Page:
And of course his profile rose sharply when at the end of each meeting, he would break into his daily reprise of : “Zippity  Do Dah, Zippity Day….”

A true character for sure and not one I could easily dismiss or forget.

I well recall my early AA days, when Hank would issue his open invitation to anyone interested to join him and other AA members at Starbucks, down the road for a coffee and have a chinwag at the close of each meeting.

I took this to be mainly an invitation to those members who hailed from the USA, and studiously ignore his exhortations to join him for a number of months.

I was in my early days of recovery and quite frankly, I wasn’t very friendly to anyone, especially to a group of ‘loud- mouthed Yanks’ who would undoubtedly be arguing at the tops of their voices. At the time I felt that it would be more than my tender ego could cope with.

Yet within a few months I was an integral part of that “loud mouthed group’ – my mouth being one of the loudest and most argumentative.

How did that come about?

Hank was one of the kindest and considerate men I have ever come across in my life. I didn’t give him much attention, but he was obviously very aware of me and he seemed to have an uncanny instinct of being there to give me support, particularly at times when I was feeling vulnerable.

In those first few months of my AA attendance I made some pretty traumatic ‘sharings’, mostly to do with my marital problems and the mental and physical abuse I was suffering at the hands of my philandering wife.

At the close of such meetings, after I had made a particularly emotional sharing, Hank would come over to me, gently pat me on the back and in his own inimitable way, discuss my problems with me, and generally make me feel a bit better about it all.

Then there were the days when I would come to the meeting early.

I was so inhibited and self-conscious, that I would always find a table by myself and effectively ignore the group who were all chatting noisily at another table.

At first Hank would smile and welcome me, and after a while he would encourage me to sit down with the rest of them. He would always have a smile on his face, always caring and always with a few thoughtful words of advice and encouragement.

I started to take to this crazy little pot- bellied Yank, who along with his joking and ragging, insisted in bursting into song at the close of every meeting.

His good humour, joyful countenance and genuine concern for his fellow men was infectious and he succeeded in making me smile for the first time in many months. I could see that he also had a similar effect on others.

I used to go to the morning meetings just to see Hank and listen to his ‘home spun’, AA based wisdom.

Then one day, he wasn’t there.

I soon learned that he had been rushed into hospital and was apparently suffering from pneumonia.

I lacked the confidence with the group to enquire on the precise details, but listening to the talk, I soon realized that Hank was far from a healthy man and had severe heart disease. Hank was on a pace-maker.

To everyone’s relief, Hank made a good recovery and to my own selfish joy, he was soon back amongst us.

I believe that it was after Hank had made his first return from death that I allowed myself to be persuaded to accompany him to Starbucks for my first ‘meeting after the meeting’.

It was a funny old affair. Hank was always welcomed by all and sundry and he sort of held court as the participants in this “after the meeting Starbucks club” came and went.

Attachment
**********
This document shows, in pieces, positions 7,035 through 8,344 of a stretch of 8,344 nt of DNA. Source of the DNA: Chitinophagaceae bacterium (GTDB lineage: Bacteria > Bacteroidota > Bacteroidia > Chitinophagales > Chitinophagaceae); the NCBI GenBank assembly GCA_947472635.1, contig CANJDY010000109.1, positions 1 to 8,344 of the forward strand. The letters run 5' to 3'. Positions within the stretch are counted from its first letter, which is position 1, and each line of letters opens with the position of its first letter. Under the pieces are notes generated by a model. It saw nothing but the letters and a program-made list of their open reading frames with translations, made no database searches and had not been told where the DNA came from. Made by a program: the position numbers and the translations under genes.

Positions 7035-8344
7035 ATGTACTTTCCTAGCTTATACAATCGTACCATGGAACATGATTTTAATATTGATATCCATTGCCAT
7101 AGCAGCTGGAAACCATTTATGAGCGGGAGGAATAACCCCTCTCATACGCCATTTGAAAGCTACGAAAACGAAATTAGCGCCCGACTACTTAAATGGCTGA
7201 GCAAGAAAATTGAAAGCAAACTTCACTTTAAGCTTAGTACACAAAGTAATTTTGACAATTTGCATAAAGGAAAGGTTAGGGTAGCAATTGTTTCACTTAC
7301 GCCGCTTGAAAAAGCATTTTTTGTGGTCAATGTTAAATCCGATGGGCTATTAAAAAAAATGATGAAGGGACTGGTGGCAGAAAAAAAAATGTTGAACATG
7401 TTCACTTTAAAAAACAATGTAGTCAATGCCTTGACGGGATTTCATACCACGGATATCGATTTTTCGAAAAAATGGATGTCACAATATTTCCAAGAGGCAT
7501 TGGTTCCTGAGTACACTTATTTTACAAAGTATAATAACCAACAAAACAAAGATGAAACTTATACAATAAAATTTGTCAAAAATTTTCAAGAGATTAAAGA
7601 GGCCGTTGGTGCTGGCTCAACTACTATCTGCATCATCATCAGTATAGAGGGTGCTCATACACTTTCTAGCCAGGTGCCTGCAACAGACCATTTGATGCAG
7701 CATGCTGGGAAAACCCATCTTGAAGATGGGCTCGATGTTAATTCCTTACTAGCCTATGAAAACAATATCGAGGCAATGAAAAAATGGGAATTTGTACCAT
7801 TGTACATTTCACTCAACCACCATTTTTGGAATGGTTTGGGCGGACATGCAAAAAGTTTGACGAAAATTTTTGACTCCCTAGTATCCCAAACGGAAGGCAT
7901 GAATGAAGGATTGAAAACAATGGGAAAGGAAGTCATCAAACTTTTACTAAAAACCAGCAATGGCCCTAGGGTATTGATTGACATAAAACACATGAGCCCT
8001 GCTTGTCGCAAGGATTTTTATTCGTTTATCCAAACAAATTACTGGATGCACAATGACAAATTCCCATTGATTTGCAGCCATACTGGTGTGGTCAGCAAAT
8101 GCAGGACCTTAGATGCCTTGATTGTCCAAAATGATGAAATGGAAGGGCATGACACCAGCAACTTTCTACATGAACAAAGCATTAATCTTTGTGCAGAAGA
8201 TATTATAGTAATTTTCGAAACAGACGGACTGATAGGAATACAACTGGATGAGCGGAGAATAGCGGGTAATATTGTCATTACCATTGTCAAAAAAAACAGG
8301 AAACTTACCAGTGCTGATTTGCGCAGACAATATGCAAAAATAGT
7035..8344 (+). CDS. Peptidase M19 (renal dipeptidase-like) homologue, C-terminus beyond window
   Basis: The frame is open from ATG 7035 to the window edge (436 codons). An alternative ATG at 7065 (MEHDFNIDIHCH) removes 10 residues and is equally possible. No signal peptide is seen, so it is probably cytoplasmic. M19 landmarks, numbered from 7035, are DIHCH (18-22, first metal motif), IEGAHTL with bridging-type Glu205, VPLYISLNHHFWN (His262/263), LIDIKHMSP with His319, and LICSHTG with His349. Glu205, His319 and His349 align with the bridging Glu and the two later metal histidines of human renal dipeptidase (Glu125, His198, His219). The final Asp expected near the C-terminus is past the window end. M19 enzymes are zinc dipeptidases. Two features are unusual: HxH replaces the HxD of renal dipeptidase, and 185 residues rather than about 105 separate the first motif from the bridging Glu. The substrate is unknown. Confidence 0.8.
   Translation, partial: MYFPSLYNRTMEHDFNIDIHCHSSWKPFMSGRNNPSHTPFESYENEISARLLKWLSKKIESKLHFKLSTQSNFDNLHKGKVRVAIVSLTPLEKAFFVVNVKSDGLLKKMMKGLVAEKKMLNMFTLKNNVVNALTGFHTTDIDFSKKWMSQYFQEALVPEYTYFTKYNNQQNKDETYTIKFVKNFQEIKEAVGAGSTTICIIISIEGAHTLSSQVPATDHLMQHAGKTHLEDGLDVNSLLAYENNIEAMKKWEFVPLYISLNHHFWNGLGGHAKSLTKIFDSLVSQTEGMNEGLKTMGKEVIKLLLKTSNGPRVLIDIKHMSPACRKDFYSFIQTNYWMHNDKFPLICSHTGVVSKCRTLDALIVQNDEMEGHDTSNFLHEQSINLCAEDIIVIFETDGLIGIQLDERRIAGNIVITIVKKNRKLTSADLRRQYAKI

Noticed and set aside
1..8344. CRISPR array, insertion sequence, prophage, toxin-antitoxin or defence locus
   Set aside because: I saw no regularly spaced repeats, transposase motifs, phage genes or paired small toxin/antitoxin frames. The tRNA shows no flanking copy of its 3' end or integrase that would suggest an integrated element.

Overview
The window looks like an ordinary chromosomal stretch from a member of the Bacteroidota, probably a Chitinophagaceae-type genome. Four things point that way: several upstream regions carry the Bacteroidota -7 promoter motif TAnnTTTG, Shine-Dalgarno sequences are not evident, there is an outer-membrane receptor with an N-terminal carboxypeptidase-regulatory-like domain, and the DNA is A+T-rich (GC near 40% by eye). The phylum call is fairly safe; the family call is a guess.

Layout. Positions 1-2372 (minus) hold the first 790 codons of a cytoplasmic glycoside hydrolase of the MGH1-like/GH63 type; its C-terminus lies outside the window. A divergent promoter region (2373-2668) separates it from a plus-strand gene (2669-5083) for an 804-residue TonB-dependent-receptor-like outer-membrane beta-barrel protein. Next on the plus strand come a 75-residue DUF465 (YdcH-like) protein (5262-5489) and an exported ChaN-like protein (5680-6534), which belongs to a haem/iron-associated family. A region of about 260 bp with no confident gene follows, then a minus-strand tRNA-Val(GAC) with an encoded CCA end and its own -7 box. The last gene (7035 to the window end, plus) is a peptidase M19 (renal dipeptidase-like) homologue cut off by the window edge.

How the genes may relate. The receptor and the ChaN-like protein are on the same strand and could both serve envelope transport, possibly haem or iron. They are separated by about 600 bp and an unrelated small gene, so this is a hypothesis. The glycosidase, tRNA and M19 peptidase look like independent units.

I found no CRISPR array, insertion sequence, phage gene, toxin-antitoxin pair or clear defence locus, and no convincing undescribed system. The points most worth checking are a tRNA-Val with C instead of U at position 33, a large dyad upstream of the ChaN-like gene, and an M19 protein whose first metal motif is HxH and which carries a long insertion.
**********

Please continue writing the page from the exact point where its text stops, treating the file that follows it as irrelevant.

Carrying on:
Sometimes there would only be 3 or 4 of us there, and on other occasions there would be many more. But for most of the time Hank was the stalwart of these get-togethers and he was invariably collared by one or two recovering alcoholics to get the old man’s advice on everything, from how to save a floundering business, to advice on property investment, to where to by a larger size of condom and so on.

Hank always had an answer or a solution to the problem under discussion, and it was always a very wise, well considered solution.

Whether the recipient of Hanks’ sage advice took it, is a matter for conjecture, but that didn’t matter. Hank gave his opinion without fear or favour and it didn’t matter to him whether his advice was appreciated or not. He didn’t care.

One of his most oft used phrases was that he was “happy, joyous and free” and he was determined to enjoy every day of his life to the full.

He was a sick man, by his own admittance and he fully accepted that he might not have long to live – but however long the Good Lord gave him, he would be forever grateful and he always made sure that he lived his life ‘to the full’.

One day, in the AA meeting, I shared that I had ‘fired’ yet another sponsor and to my surprise, at the close of the meeting, Hank approached me and said that If I was willing, he would be prepared to be my ‘temporary sponsor, until I found a new one.

I was delighted to accept Hank’s offer, and he remained my “temporary” sponsor until he sadly left us, last Monday.

Unlike my previous sponsors, Hank was very gentle with me and seemed to understand that I was having enormous mental struggles with the concept of a “Higher Power”.

I believe that he had decided to leave me to find my own way for a while, and he simply made sure that I was still seeking the truth. In effect he was ‘leading me in the right direction’ by his own, faultless, personal example.

This he did most admirably and he was always there to advise and help me when the occasion demanded and he never failed to remind me of the need to let God into my life.

With my previous sponsor I had reached as far as the fourth step, and Hank offered to take me through the fourth step, whenever I was ready.

It was during the time that I regularly attended the ‘after meeting- meetings’ at Starbucks, that I had the pleasure of meeting Hank’s lady.